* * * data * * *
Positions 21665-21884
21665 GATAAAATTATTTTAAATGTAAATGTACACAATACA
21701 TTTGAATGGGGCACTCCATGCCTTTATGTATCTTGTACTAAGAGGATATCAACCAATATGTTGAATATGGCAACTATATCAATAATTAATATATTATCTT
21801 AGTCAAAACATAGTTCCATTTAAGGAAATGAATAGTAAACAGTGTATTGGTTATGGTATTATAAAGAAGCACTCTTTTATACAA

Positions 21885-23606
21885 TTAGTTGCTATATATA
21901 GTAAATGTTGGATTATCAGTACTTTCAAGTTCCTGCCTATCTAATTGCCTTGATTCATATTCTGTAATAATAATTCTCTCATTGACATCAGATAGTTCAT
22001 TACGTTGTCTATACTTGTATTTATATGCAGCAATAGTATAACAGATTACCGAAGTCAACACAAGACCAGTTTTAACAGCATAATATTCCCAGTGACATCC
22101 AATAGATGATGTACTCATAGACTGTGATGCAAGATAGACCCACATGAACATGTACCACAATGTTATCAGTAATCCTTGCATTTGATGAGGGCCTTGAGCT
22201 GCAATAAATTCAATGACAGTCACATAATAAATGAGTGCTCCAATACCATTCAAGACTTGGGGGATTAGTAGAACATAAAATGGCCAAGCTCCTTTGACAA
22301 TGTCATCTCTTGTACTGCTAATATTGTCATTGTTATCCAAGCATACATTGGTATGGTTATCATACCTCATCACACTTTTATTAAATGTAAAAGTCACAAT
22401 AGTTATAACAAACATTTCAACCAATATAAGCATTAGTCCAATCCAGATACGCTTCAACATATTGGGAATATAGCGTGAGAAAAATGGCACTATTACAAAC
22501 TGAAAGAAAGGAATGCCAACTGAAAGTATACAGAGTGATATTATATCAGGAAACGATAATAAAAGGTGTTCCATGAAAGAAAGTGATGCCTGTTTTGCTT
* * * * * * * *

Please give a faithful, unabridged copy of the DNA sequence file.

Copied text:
Positions 21665-21884
21665 GATAAAATTATTTTAAATGTAAATGTACACAATACA
21701 TTTGAATGGGGCACTCCATGCCTTTATGTATCTTGTACTAAGAGGATATCAACCAATATGTTGAATATGGCAACTATATCAATAATTAATATATTATCTT
21801 AGTCAAAACATAGTTCCATTTAAGGAAATGAATAGTAAACAGTGTATTGGTTATGGTATTATAAAGAAGCACTCTTTTATACAA

Positions 21885-23606
21885 TTAGTTGCTATATATA
21901 GTAAATGTTGGATTATCAGTACTTTCAAGTTCCTGCCTATCTAATTGCCTTGATTCATATTCTGTAATAATAATTCTCTCATTGACATCAGATAGTTCAT
22001 TACGTTGTCTATACTTGTATTTATATGCAGCAATAGTATAACAGATTACCGAAGTCAACACAAGACCAGTTTTAACAGCATAATATTCCCAGTGACATCC
22101 AATAGATGATGTACTCATAGACTGTGATGCAAGATAGACCCACATGAACATGTACCACAATGTTATCAGTAATCCTTGCATTTGATGAGGGCCTTGAGCT
22201 GCAATAAATTCAATGACAGTCACATAATAAATGAGTGCTCCAATACCATTCAAGACTTGGGGGATTAGTAGAACATAAAATGGCCAAGCTCCTTTGACAA
22301 TGTCATCTCTTGTACTGCTAATATTGTCATTGTTATCCAAGCATACATTGGTATGGTTATCATACCTCATCACACTTTTATTAAATGTAAAAGTCACAAT
22401 AGTTATAACAAACATTTCAACCAATATAAGCATTAGTCCAATCCAGATACGCTTCAACATATTGGGAATATAGCGTGAGAAAAATGGCACTATTACAAAC
22501 TGAAAGAAAGGAATGCCAACTGAAAGTATACAGAGTGATATTATATCAGGAAACGATAATAAAAGGTGTTCCATGAAAGAAAGTGATGCCTGTTTTGCTT